A Walk on The Hill

| May 18, 2014 | 0 Comments

I always find that the classes and lectures I attend at the Osher Lifelong Learning Institute (OLLI) at UCSD teach me something I did not know before. Recently I attended a lecture about Bankers Hill given by Dan Soderberg, a San Diego native who has a wealth of knowledge about America’s Finest City. Since I live on the “hill” I wanted to learn more about the history. First I learned that the area‘s boundaries are considered to be Date to Upas going south to north and Balboa Park on Sixth to Hwy 5 and Little Italy going east to west. The name Bankers Hill was attached to this area when it was first developed in the 1890s. It was a place that appealed to affluent residents who liked the hillside setting and the views it afforded.

Although the canyons were barren then, the residents relied on the sumptuous gardens they planted, many of them laid out by Kate Sessions, the visionary who is responsible for Balboa Park’s trees and plants which she gathered from all over the world. As Bankers Hill became the place to live it attracted designs by some of the most respected and talented architects of the time. Beautiful large homes were designed in many styles, notably Victorian, Craftsman, Revival and Emerging Modern. Architects played into the beauty of the area by designing homes that were equally striking.

One of the most famous was Irving Gill, an architect whose work is on a par with Frank Lloyd Wright. In fact, I learned that the very building I live in is on the site of Gill’s own home, which sadly, was demolished long ago. Even though this is sad for San Diego, it is selfishly not so sad for me. I get the benefit of facing Balboa Park and claiming it as my front yard. However, this was not always the desirable direction to face. Back then the park was more of a huge lot dotted with scrub. Many of the homes were built facing south to take in the city from a once unobstructed view to downtown.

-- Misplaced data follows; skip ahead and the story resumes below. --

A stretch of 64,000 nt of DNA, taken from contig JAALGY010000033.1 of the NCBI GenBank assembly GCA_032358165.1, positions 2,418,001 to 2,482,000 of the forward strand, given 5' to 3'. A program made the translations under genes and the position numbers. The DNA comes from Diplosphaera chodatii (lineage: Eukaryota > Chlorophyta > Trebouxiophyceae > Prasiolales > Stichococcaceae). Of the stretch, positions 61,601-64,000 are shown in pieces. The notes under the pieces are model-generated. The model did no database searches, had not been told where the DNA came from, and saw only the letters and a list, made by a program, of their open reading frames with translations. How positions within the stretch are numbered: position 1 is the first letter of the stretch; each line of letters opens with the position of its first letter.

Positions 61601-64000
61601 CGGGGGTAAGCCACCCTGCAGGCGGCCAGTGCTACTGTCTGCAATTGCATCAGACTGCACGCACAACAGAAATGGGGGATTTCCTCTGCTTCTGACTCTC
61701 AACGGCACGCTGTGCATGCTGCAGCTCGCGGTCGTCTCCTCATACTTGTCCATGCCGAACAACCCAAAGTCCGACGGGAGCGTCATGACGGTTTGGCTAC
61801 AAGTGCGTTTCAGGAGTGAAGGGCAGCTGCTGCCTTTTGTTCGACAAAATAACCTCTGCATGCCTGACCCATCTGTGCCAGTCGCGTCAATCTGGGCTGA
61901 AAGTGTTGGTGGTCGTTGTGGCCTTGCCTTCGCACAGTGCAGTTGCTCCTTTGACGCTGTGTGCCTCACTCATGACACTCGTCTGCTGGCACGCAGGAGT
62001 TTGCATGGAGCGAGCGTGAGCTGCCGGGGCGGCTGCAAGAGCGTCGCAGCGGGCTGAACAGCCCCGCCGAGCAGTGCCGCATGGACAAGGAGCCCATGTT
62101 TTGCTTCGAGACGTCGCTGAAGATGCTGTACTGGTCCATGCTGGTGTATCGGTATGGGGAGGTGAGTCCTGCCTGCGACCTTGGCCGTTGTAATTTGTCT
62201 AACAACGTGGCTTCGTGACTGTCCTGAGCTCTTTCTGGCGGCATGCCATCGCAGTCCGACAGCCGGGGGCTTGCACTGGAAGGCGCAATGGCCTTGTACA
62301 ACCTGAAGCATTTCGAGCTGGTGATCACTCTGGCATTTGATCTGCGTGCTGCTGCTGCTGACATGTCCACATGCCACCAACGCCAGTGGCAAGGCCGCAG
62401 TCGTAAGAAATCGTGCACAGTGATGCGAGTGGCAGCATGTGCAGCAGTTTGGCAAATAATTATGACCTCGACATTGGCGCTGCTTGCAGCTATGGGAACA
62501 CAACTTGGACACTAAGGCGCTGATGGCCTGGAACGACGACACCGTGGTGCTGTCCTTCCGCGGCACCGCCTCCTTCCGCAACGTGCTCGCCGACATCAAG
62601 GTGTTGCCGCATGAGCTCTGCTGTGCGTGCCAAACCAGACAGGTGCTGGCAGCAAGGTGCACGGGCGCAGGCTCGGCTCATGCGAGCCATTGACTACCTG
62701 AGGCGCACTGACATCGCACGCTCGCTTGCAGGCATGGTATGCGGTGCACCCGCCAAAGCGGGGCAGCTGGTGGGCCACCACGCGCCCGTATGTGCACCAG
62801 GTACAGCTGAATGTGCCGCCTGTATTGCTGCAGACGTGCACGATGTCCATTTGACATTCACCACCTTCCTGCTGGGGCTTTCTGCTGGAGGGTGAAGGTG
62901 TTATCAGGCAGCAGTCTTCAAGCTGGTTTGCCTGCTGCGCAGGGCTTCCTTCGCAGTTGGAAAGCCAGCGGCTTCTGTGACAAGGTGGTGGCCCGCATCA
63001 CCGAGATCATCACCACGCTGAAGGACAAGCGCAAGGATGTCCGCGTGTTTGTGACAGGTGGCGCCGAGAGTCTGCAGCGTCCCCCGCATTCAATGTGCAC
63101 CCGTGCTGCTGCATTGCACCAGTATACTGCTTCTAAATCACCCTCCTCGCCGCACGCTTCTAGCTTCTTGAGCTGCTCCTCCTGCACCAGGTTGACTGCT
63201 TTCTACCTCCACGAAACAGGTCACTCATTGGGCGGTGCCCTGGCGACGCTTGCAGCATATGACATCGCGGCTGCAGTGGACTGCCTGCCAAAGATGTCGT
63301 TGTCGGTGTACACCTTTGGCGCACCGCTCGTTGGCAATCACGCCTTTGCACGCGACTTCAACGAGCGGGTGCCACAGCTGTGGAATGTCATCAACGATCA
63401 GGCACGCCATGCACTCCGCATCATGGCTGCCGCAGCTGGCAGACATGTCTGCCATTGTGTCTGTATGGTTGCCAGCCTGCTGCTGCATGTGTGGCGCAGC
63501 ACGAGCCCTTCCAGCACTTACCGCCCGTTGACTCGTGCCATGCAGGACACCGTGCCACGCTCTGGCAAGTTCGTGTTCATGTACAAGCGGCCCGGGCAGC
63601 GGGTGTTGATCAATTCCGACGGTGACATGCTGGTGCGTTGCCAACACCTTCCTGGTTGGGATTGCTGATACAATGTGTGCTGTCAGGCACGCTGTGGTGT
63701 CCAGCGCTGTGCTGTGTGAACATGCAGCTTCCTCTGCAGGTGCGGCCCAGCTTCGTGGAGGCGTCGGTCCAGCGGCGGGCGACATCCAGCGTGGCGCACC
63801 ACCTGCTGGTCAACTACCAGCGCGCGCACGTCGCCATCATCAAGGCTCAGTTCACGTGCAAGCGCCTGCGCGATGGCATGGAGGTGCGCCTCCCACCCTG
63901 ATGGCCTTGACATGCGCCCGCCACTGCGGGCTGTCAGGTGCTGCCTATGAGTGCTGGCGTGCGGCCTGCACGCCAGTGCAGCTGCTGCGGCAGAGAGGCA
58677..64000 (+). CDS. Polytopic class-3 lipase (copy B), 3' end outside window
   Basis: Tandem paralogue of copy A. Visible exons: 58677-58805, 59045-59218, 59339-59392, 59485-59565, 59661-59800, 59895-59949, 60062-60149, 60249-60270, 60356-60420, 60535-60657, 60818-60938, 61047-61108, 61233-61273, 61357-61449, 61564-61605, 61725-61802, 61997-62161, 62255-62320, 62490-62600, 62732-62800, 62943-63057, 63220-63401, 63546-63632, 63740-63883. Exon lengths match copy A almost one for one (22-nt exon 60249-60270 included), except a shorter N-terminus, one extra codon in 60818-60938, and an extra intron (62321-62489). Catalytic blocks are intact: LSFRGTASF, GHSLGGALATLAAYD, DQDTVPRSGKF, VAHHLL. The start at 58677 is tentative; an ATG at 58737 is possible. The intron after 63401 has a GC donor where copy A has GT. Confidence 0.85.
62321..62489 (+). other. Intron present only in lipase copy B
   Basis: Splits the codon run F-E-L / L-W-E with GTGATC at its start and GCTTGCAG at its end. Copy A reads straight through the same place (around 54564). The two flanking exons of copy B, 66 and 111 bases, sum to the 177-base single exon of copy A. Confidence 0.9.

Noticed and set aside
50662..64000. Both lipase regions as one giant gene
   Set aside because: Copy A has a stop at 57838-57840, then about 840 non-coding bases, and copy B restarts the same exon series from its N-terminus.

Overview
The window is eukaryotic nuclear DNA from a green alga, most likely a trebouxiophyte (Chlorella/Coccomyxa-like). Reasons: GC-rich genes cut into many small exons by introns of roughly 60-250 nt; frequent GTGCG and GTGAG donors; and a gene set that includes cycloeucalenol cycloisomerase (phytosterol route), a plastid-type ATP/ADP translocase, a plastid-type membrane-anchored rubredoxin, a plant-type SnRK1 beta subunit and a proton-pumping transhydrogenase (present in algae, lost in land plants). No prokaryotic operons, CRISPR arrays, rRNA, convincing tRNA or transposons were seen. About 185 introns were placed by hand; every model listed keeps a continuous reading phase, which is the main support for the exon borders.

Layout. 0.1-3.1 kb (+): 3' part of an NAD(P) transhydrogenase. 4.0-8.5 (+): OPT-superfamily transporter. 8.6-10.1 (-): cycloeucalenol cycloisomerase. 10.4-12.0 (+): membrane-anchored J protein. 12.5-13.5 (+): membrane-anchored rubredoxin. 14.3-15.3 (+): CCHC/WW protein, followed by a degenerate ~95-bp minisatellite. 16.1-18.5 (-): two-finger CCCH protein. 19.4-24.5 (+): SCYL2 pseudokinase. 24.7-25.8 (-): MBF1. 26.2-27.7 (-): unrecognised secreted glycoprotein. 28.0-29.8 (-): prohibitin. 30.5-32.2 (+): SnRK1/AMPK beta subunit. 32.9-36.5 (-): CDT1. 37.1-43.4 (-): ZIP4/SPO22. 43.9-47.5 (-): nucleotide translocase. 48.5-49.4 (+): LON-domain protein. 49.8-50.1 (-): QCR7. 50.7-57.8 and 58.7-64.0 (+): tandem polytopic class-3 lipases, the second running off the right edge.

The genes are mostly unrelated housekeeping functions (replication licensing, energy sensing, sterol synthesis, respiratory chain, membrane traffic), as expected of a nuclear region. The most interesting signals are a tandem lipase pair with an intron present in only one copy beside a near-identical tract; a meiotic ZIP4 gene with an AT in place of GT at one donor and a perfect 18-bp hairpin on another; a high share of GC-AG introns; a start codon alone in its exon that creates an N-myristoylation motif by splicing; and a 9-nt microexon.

A whimsical addition to Banker Hill’s charm is the alphabetical listing of tree inspired street names. This is great when figuring how far something is, I just count the streets by naming the trees and it works every time. I know it‘s seven blocks to one of my favorite restaurants. I just count from L to M to N to O to P to Q to R…easy!

Take a stroll to find the walking bridges in the area. The Quince Street Bridge goes over Maple Canyon linking those residents to 4th street. This was important, as the streetcar in those days ran directly down 4th which gave easy access to downtown where many residents worked. Another interesting walking bridge is the Spruce Street Bridge at Spruce and Brant, designed in 1912 by Edwin Capps who also served as San Diego’s mayor. Capps’ bridge, which is 70 feet above the canyon, helped open up Bankers Hill to development.

A walking tour of Bankers Hill is a great way to see the homes and hear about the famous men who designed them. One of the homes designed by Gill is the Marston House on Upas, a little way into Balboa Park. The Marston House is now a historical landmark open to the public. To see the neighborhood on foot, The San Diego History Center has created a very inclusive tour you can go on alone. The tour route and accompanying descriptions are on their site at www.sandiegohistory.org.
San Diego has many different neighborhoods, each unique in its own way. From the Gaslamp to Oceanside, from the Pacific Ocean to the desert, our city has much history to savor. Begin in Bankers Hill to get a sense of history and perspective and to see what has changed as the city moved from then to now.

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Category: Life Style, Local News

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